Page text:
October 26, Sarah Resnick
A. had texted: “meet 8:30 or 8:45.” And I didn’t have to ask—he meant the Police Brutality Solidarity march with Oakland. I was already at the GA, and we were debating twenty thousand for bail plus one hundred tents plus shipping. We’ve got plenty in the bank, can’t we spare some for Oakland? Yes.
It’s almost 9pm now and I see A. and C. and we hasten down the sidewalk, we’re already lagging. We catch up on Church, but A. sprints to the front of the march and I don’t see him again that night. And later I hear that he and some others had stolen orange netting and run through Tribeca, up Church and Sixth Ave, then on to the set of Gossip Girl on MacDougall.
But I’m still with C. and we’re headed up Broadway. At Prince we veer left. To Washington Square! Then we hear it’s surrounded, so right on to Mercer. More arrests now but we press on, returning to Broadway and up toward Union Square. We’ve taken the street now and we’re walking through traffic. A couple exits their cab to join us. New York is Oakland. Oakland is New York.
October 30, Sarah Resnick
It’s more and more difficult to spend time at the park. Turns out, the revolution is but a series of meetings held at far-flung locations, and I sat in on three today. Four if you count the one in the bar. As the afternoon progressed, the anecdotes amassed, echoing an email I’d received earlier that week: “L. said people were really burning out, getting tired, bad things happening, etc. L.—not a paranoid person at all—said he’s seen police cars dropping off schizophrenics at the park, and I believed him.”
The story varied each time I heard it. That cops were encouraging the chronically-intoxicated and the longtime homeless to head over to Zuccotti. That buses from Rikers were dropping off the recently-bailed two blocks from the park. That protesters in search of police assistance found officers unwilling to help. That the kitchen had cut back on hours to discourage freeloading. Some (the Rikers buses) left me skeptical; others (police encouragement), less so. And while the veracity or falsity of each was impossible to determine with any certainty—they were all hearsay, all third-party accounts—surely there was some truth in what was being said.
I returned home late that evening to see yet another variation reported in the Daily News by Harry Siegel:
He’s got a right to express himself, you’ve got a right to express yourself,” I heard three cops repeat in recent days, using nearly identical language, when asked to intervene with troublemakers inside the park, including a clearly disturbed man screaming and singing wildly at 3 AM for the second straight night.
Let the conflict among them be their own undoing. An old and trusted tactic. Life in the park was undoubtedly becoming more complicated
On Mon, Oct 31, 2011 at 9:31 PM, Astra Taylor wrote:
Sarah, did you see these? Tweets from a Mother Jones reporter—mention of a possible rape at Zuccotti. I’ve heard about incidents of sexual harassment, but still I find this hard to believe. But maybe I just don’t want to. It’s just too awful.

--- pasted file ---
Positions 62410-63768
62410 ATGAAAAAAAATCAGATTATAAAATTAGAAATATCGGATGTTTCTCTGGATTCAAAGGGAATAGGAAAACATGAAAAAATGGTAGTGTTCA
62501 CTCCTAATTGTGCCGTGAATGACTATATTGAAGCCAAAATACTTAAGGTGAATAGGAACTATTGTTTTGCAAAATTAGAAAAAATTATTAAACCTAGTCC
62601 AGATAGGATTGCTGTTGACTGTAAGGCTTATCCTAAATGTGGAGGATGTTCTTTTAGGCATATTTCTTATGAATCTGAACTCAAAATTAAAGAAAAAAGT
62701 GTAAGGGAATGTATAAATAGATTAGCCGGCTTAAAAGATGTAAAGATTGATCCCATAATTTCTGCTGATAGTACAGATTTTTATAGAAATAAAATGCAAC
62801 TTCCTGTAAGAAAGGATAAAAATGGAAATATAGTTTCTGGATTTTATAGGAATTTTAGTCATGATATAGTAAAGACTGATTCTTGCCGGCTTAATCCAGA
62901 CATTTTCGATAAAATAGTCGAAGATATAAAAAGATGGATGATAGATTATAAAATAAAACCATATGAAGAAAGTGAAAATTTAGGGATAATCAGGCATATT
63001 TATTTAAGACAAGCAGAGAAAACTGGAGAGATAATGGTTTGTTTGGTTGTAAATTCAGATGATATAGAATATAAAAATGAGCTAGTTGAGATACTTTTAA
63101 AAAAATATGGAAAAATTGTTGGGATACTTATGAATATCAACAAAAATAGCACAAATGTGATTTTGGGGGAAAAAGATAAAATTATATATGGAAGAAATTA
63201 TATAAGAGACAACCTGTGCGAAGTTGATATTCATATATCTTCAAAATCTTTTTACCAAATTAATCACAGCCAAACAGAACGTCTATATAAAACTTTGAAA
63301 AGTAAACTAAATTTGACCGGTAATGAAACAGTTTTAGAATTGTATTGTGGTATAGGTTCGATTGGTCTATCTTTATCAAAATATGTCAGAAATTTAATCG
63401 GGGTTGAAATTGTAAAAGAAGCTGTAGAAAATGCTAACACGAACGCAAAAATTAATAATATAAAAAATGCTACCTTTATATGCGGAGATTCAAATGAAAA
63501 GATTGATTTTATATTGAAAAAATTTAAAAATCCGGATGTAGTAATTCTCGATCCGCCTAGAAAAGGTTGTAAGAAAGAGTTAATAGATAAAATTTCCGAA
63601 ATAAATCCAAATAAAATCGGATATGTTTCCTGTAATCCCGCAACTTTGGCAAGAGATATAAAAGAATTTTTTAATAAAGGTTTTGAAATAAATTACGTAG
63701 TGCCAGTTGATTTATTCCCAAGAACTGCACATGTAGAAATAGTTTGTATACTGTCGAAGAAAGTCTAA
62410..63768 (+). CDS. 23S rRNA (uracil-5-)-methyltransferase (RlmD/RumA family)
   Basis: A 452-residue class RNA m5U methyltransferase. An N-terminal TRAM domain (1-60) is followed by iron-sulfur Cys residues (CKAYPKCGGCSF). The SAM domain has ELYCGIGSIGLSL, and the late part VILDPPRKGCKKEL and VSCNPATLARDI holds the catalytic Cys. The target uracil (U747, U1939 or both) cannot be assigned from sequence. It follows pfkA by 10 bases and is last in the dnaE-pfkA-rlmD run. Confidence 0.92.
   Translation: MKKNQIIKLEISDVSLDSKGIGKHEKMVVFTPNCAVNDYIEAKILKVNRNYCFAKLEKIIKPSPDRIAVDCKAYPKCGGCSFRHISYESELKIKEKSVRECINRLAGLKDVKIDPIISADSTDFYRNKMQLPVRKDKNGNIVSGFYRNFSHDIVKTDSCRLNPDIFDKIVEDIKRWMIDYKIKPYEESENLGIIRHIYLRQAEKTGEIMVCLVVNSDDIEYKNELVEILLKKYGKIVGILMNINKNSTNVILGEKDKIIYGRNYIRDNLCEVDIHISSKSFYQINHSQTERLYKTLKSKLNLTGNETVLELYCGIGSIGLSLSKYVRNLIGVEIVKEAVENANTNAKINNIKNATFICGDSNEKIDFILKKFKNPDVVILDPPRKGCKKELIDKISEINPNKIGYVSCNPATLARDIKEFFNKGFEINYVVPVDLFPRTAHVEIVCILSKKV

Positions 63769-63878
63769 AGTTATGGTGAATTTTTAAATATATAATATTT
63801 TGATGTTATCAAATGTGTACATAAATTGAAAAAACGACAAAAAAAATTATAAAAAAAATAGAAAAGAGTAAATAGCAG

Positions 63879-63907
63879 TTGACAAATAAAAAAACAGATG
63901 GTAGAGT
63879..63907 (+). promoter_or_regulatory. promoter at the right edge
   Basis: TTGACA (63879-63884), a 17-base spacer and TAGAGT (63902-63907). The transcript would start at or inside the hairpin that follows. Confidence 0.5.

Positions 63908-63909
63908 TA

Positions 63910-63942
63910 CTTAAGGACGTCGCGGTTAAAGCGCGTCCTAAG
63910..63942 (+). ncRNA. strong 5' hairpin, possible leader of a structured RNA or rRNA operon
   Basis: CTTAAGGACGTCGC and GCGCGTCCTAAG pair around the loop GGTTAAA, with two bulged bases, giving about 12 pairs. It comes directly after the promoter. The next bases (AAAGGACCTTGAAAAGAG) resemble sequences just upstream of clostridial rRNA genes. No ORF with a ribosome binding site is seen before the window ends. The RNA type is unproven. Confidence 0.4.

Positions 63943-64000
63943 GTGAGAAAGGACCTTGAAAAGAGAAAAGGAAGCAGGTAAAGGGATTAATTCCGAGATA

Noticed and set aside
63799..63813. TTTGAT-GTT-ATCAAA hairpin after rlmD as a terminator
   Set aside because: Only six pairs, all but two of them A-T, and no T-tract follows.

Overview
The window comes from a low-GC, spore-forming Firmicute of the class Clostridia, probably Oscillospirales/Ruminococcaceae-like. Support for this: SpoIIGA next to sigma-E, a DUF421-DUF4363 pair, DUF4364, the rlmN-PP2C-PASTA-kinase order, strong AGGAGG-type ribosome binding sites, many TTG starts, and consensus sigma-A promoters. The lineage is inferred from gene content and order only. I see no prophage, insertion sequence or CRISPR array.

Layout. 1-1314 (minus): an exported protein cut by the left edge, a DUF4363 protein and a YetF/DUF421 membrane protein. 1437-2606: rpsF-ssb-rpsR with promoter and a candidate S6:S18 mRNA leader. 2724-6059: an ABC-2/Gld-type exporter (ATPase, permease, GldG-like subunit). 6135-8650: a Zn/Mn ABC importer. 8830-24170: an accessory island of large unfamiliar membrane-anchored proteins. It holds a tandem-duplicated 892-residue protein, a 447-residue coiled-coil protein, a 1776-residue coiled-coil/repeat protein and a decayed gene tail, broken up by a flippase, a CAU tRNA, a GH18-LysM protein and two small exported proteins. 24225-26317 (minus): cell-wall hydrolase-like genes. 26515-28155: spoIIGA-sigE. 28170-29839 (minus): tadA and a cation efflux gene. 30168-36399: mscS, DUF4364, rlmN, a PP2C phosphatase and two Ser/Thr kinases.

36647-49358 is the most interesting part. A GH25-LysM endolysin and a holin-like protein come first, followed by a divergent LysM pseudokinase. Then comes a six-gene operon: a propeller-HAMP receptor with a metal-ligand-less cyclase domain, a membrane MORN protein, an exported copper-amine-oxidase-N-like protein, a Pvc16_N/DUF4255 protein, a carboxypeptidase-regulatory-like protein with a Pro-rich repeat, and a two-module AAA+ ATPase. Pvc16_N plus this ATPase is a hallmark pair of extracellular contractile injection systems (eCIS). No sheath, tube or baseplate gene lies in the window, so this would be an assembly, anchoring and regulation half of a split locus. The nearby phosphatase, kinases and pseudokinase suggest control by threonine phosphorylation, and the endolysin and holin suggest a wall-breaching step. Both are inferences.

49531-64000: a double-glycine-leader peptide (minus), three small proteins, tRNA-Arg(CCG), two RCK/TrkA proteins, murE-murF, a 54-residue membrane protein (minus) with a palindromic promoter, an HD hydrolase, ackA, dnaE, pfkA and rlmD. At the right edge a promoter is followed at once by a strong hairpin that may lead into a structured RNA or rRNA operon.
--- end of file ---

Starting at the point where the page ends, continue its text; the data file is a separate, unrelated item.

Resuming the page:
What do you think? And is it responsible for reporters to tweet this kind of speculation, to broadcast gossip?
JoshHarkinson</strong><br />A trustworthy #OWS activist tells me that an influx of homeless and hardened criminals is causing major issues for Zuccotti campers<br /><br /><strong>JoshHarkinson
She cites reports of cops dumping inmates a few blocks away. There are also rumors of NYC’s City Homeless Services sending homeless there.
JoshHarkinson</strong><br />Most disturbingly, she says there have been reports of rapes at Zuccotti. People are now locking their tents at night.<br /><br /><strong>JoshHarkinson
If the rogue elements at the park can’t be tamed, she thinks #OWS will relocate to a new site that is more easily defended.
On Mon, Oct 31, 2011 at 9:47 PM, Sarah Resnick wrote:
It’s hard to imagine with everyone living in such close proximity and the community affairs people up all night, keeping watch. But anything is possible. I hope it’s not true!
And I agree these tweets are irresponsible. That’s the danger of Twitter and the reporters who use it as if they are no longer reporters. Especially in sensitive situations such as this one. His followers may retell this information as if it is fact. And if it doesn’t turn out to be true, then. . . .
November 2, Astra Taylor
I went down to Wall Street just after eleven hoping to catch the veterans march from the Vietnam memorial, but was running a bit late and couldn’t find them. No wonder. I later learn they marched in dignified silence and were, for the most part, free of a conspicuous police escort. There were no barricades, no plastic handcuffs, no orange nets, no authorities with bullhorns. Only as they approached Zuccotti Park did the brigade begin to shout, in military cadence: “…corporate profits on the rise, but soldiers have to bleed and die! Sound off, one, two…” Many carried signs that read,“I am still serving my country.” Later, when I spot a few servicemen lingering on Broadway, I am reminded of a federal report on homeless veterans that had been released only days before, which I read about in the newspaper. There are 144,000 of them, the experts determined, and they make up a disproportionate percentage of the homeless population (young veterans are twice as likely to be homeless as their nonveteran peers) in part because many have disabilities—both physical and psychological—as a consequence of their military service.